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Recently, Hillary Clinton's email was making headlines on the national news. Over 55,000 printed pages of Hillary Clinton's email is being handed over from her time as Secretary of State. The average person knows email is digital. Hillary Clinton's email should be stored and archived digitally. It makes no sense to print out 55,000 pages of Hillary Clinton's email. This is a problem for government agencies and private organizations alike. Let's ignore the politics of the situation and look at a modern approach the government is trying to implement.
A Modern Approach
In November of 2011, President Barak Obama issued a memorandum to federal agencies and executives about managing government records. Regarding electronic communication, such as email, it says, "With proper planning, technology can make these records less burdensome to manage and easier to use and share. But if records management policies and practices are not updated for a digital age, the surge in information could overwhelm agency systems, leading to higher costs and lost records."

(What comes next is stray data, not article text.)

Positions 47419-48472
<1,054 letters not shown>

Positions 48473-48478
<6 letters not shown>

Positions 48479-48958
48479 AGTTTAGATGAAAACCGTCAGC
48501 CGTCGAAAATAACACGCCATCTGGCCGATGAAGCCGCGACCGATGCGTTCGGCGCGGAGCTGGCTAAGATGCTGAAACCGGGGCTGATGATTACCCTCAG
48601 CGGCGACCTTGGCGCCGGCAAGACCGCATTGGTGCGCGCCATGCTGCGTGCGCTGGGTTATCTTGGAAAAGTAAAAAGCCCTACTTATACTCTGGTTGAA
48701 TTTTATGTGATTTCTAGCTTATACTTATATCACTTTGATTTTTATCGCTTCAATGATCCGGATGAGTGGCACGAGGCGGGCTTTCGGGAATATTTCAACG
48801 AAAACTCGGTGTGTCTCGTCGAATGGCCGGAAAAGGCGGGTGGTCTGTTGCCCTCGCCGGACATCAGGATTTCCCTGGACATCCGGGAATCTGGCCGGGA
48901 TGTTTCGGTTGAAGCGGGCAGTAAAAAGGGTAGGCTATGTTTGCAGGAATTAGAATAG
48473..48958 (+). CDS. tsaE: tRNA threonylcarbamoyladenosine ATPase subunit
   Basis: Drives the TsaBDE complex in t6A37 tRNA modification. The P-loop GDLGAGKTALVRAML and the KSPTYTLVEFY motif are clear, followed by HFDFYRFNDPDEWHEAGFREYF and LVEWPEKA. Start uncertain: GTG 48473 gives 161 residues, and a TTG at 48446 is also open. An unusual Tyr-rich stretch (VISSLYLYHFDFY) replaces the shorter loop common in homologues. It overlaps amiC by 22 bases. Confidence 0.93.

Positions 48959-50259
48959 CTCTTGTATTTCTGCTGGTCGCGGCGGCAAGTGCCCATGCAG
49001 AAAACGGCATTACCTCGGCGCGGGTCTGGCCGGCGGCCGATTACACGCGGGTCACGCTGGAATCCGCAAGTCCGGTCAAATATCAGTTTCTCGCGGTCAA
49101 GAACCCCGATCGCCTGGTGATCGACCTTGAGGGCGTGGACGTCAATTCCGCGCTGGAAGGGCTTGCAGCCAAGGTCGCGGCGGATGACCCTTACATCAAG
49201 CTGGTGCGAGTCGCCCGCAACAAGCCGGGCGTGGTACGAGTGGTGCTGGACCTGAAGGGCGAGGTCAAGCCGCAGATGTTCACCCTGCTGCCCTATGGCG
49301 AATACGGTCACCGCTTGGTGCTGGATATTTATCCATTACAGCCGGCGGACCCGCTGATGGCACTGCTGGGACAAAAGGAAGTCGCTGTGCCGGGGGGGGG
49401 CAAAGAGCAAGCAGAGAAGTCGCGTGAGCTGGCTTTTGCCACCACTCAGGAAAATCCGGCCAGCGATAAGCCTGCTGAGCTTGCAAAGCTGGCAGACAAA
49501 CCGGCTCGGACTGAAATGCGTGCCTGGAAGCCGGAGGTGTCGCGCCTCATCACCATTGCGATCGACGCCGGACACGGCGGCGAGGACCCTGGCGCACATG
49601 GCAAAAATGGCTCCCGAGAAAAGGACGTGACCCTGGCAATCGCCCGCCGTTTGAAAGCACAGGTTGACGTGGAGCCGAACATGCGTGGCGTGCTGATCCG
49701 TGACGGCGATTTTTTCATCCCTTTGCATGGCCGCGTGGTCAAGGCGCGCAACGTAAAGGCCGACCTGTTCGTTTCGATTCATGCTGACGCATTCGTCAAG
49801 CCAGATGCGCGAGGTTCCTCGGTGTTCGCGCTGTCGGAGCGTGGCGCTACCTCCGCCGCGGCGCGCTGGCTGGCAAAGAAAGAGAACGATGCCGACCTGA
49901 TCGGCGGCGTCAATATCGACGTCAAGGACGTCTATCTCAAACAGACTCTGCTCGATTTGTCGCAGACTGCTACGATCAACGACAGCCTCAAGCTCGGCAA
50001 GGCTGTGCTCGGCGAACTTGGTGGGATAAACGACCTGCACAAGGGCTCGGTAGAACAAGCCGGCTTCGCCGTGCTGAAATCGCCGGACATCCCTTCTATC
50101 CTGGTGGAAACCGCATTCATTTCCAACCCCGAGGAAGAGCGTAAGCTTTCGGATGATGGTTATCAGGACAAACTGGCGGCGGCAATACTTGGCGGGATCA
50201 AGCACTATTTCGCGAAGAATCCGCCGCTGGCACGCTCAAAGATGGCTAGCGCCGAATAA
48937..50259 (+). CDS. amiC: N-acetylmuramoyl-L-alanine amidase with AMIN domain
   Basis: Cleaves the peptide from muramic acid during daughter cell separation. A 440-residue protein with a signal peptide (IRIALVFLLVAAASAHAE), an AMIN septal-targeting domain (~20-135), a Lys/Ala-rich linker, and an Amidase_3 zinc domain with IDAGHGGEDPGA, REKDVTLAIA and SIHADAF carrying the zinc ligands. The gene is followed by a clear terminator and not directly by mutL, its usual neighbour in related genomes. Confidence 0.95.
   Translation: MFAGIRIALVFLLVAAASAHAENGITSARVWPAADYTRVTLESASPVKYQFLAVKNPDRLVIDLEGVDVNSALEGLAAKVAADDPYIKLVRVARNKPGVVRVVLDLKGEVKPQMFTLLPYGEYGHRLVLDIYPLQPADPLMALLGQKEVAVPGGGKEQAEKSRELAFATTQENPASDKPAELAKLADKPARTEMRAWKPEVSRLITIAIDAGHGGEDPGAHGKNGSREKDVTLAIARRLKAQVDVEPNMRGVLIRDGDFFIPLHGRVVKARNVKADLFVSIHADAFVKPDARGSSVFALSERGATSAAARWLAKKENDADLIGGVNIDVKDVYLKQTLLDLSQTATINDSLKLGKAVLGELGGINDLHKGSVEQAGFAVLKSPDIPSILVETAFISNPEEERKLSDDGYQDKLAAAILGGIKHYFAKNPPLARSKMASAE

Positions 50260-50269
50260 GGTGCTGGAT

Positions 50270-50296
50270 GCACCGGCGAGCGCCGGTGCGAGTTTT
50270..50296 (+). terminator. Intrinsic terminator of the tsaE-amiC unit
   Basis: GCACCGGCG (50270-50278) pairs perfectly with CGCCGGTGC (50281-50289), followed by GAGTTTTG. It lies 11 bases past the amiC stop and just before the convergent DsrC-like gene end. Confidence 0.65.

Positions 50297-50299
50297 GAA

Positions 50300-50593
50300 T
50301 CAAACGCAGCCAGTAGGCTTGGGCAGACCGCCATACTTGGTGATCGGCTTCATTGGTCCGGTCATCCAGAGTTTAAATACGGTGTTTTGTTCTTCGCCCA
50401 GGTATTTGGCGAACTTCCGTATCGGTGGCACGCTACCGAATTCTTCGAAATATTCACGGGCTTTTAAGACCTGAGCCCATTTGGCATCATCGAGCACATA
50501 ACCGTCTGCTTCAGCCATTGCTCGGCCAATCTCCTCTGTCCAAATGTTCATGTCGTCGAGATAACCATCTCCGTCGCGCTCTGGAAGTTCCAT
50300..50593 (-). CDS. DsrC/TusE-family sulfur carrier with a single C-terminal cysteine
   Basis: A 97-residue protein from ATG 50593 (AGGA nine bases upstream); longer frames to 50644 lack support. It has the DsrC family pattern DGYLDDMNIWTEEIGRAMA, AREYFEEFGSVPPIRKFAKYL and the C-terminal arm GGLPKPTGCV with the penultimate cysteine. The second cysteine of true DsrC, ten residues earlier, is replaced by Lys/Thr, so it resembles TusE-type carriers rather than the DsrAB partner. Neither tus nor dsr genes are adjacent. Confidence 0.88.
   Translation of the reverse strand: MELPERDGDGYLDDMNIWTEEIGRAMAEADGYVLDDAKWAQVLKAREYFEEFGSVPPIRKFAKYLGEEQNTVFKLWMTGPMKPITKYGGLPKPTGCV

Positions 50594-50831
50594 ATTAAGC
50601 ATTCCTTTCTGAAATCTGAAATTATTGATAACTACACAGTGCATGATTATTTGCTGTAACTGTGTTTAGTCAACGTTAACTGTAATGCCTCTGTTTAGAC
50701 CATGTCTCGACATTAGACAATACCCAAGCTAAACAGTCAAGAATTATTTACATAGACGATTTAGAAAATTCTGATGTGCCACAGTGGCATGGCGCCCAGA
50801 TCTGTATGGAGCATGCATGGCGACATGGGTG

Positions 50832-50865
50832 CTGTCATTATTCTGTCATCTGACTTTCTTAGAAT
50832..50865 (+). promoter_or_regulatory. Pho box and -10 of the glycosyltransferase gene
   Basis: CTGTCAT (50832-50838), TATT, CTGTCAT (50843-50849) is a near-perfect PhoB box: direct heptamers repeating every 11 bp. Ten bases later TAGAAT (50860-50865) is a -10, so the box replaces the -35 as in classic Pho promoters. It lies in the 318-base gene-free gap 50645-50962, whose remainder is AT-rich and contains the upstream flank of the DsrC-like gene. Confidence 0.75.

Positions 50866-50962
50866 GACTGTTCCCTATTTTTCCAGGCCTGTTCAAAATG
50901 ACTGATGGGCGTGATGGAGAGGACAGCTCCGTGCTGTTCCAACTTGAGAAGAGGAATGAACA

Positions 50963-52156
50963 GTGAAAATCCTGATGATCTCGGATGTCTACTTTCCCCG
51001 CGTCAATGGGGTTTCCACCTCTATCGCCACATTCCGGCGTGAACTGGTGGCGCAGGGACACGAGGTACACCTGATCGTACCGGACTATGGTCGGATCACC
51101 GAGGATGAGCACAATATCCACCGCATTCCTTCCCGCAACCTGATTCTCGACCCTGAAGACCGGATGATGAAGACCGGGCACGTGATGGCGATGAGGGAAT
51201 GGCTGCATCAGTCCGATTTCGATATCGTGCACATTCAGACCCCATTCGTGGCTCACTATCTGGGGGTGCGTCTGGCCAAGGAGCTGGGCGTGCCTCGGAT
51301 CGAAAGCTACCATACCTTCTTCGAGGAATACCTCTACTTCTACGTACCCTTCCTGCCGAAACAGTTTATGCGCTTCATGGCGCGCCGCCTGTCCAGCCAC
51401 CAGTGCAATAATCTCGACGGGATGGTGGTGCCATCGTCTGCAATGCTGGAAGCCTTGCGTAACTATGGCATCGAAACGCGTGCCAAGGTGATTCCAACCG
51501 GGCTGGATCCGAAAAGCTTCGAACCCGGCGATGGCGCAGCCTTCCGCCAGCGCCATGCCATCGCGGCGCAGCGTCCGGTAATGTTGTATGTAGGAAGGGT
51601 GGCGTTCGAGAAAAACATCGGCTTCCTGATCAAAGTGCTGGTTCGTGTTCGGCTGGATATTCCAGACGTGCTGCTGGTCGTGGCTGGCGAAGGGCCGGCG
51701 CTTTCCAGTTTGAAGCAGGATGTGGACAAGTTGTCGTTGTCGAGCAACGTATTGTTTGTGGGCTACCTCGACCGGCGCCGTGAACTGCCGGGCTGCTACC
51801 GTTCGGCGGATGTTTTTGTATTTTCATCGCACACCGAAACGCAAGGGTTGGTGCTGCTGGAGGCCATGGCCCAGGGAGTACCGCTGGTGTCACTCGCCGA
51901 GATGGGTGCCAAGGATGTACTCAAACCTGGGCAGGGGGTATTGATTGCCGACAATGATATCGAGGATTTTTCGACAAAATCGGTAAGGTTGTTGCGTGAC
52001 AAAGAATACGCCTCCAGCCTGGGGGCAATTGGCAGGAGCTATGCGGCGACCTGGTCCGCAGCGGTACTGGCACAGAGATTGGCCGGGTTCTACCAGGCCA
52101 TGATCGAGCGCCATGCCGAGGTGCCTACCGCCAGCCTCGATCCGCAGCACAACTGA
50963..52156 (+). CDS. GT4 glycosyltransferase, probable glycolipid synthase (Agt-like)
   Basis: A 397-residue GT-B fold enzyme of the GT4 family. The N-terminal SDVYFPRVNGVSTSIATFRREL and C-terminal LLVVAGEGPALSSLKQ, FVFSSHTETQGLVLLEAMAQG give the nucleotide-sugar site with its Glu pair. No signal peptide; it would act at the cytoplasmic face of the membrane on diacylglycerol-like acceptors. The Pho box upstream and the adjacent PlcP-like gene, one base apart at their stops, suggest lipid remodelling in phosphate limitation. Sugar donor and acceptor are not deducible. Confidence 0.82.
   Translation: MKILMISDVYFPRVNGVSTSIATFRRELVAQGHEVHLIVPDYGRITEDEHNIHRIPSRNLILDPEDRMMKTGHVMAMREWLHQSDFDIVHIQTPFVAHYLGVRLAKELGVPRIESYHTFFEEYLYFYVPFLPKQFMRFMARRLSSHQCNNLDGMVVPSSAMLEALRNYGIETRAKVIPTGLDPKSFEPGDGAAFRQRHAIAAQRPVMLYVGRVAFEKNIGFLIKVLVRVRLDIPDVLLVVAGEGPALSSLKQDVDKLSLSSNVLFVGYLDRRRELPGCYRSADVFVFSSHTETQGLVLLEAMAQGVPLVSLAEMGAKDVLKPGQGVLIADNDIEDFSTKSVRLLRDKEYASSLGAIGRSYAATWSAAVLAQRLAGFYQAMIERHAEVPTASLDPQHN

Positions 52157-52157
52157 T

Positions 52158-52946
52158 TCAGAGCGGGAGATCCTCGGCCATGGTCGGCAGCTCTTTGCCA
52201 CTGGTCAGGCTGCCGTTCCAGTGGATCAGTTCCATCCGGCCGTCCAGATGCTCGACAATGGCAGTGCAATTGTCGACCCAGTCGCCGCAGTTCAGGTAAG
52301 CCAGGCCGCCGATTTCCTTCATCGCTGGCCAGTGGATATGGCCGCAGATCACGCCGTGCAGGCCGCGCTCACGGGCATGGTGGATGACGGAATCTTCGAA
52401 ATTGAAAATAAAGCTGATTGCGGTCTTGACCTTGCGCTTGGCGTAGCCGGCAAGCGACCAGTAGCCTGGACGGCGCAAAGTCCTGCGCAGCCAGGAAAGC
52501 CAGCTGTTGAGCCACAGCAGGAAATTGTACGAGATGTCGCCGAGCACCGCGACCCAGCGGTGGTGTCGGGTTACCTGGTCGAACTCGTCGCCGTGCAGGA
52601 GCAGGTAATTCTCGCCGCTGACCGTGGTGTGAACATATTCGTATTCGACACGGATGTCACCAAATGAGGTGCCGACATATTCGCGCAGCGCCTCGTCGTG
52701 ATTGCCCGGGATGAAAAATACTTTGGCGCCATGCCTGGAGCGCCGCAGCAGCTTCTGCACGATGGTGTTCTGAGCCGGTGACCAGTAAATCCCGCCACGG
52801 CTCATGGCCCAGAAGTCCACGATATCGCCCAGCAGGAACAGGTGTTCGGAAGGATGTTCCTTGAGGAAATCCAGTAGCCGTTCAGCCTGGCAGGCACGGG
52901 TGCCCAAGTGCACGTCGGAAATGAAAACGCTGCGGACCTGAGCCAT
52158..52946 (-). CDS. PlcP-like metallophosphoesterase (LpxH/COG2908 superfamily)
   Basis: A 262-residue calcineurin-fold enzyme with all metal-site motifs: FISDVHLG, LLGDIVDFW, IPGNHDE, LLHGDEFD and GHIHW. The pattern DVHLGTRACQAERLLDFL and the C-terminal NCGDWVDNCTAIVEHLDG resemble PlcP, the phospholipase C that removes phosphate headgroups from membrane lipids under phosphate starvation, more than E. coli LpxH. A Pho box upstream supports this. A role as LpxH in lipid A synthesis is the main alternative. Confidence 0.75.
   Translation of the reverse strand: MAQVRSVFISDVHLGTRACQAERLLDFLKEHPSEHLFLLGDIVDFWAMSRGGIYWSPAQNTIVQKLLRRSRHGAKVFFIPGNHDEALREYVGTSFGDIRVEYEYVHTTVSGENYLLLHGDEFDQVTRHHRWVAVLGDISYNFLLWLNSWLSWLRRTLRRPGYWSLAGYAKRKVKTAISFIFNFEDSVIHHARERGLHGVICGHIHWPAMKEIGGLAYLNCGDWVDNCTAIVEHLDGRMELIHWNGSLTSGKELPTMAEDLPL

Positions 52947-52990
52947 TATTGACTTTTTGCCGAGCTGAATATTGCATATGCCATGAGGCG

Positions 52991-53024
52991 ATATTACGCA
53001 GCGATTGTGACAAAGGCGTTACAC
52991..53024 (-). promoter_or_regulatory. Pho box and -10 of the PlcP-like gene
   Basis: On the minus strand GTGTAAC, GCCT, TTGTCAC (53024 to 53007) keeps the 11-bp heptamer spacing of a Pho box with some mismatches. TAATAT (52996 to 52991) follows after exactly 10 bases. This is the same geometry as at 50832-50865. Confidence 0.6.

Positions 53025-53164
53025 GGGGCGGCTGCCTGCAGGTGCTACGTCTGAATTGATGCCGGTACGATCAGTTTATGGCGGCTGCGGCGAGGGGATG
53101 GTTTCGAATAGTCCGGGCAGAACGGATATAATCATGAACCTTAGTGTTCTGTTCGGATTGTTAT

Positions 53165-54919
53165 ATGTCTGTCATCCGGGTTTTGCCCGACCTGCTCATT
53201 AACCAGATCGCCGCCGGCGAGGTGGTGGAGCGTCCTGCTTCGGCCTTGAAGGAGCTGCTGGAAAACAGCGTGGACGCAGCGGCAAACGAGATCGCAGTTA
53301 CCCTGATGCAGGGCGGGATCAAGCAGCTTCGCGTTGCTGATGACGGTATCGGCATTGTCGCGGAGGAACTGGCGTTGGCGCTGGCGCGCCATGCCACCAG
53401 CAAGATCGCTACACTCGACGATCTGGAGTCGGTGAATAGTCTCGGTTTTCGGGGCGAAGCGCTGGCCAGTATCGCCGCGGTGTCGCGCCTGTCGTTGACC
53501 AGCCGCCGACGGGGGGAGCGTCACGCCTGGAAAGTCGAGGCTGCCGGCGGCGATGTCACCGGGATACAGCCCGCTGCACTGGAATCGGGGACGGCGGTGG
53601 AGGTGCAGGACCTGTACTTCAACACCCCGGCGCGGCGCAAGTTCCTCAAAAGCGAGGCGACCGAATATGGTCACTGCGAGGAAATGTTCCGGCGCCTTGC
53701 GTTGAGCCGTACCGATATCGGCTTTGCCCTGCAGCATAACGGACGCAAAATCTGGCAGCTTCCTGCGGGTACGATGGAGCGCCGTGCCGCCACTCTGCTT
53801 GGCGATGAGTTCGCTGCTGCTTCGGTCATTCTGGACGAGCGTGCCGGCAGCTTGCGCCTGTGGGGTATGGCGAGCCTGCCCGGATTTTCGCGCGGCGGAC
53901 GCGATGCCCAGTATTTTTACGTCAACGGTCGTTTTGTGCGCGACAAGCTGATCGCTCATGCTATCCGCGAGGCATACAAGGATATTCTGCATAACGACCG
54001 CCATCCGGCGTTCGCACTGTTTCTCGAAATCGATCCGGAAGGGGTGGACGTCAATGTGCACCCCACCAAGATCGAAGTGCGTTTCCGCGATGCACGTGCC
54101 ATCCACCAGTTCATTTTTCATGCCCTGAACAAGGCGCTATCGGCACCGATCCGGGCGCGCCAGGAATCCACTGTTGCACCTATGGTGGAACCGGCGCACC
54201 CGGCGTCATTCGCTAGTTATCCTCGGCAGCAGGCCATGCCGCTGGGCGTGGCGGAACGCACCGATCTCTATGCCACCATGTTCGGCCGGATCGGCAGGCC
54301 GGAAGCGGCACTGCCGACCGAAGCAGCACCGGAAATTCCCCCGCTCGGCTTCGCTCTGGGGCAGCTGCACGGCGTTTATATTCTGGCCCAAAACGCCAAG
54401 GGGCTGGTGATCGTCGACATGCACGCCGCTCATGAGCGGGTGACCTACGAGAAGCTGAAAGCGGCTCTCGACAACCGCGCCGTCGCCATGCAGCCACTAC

In August of 2012, the National Archive and Records Administration (NARA) released a directive supporting electronic records management. It provides guidance to the agencies on moving towards this electronic records management approach. Here is a brief summary of our August 2013 blog post detailing The Presidential Records Management Directive, "...it means that if a record is permanent and electronic, then it must stay electronic throughout its management life cycle (assuming workflow and retention) and be transferred electronically to NARA."
The key point is NARA wishes to manage email records digitally. In the case of Hillary Clinton's email, it's a burden when you consider the work needed for scanning and running OCR on 55,000 pages of email; and that's for just one person. President Barak Obama has made a great decision to emphasize the importance of using technology for electronic record keeping. Hillary Clinton should not be using paper to transfer electronic records to NARA. She should be using technology to reduce the burden on NARA. Thanks to this situation, we now have a great chance to discuss the importance of information governance with a wider audience.